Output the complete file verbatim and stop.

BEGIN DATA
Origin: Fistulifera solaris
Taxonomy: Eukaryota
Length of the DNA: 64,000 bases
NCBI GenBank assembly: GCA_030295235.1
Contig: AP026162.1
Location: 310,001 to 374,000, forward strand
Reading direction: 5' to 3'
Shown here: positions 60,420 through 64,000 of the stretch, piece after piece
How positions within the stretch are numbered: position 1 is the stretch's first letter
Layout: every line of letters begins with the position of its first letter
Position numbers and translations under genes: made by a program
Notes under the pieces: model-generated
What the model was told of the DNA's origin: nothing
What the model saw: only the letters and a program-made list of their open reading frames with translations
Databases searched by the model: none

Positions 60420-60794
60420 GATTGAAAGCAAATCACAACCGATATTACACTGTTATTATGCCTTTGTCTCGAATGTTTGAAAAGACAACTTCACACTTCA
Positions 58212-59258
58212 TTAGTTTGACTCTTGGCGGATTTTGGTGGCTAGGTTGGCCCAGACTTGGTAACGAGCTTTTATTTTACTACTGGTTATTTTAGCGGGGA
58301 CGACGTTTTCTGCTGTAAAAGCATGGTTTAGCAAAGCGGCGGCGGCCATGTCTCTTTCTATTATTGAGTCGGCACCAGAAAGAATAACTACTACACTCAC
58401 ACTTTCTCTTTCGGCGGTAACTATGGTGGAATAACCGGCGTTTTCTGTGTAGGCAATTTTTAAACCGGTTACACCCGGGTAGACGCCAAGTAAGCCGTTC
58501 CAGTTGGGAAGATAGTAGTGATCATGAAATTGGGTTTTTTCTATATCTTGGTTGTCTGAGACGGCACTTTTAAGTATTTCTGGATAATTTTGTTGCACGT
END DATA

Origin: Fistulifera solaris
Taxonomy: Eukaryota
Length of the DNA: 64,000 bases
NCBI GenBank assembly: GCA_030295235.1
Contig: AP026162.1
Location: 310,001 to 374,000, forward strand
Reading direction: 5' to 3'
Shown here: positions 60,420 through 64,000 of the stretch, piece after piece
How positions within the stretch are numbered: position 1 is the stretch's first letter
Layout: every line of letters begins with the position of its first letter
Position numbers and translations under genes: made by a program
Notes under the pieces: model-generated
What the model was told of the DNA's origin: nothing
What the model saw: only the letters and a program-made list of their open reading frames with translations
Databases searched by the model: none

Positions 60420-60794
60420 GATTGAAAGCAAATCACAACCGATATTACACTGTTATTATGCCTTTGTCTCGAATGTTTGAAAAGACAACTTCACACTTCA
Positions 58212-59258
58212 TTAGTTTGACTCTTGGCGGATTTTGGTGGCTAGGTTGGCCCAGACTTGGTAACGAGCTTTTATTTTACTACTGGTTATTTTAGCGGGGA
58301 CGACGTTTTCTGCTGTAAAAGCATGGTTTAGCAAAGCGGCGGCGGCCATGTCTCTTTCTATTATTGAGTCGGCACCAGAAAGAATAACTACTACACTCAC
58401 ACTTTCTCTTTCGGCGGTAACTATGGTGGAATAACCGGCGTTTTCTGTGTAGGCAATTTTTAAACCGGTTACACCCGGGTAGACGCCAAGTAAGCCGTTC
58501 CAGTTGGGAAGATAGTAGTGATCATGAAATTGGGTTTTTTCTATATCTTGGTTGTCTGAGACGGCACTTTTAAGTATTTCTGGATAATTTTGTTGCACGT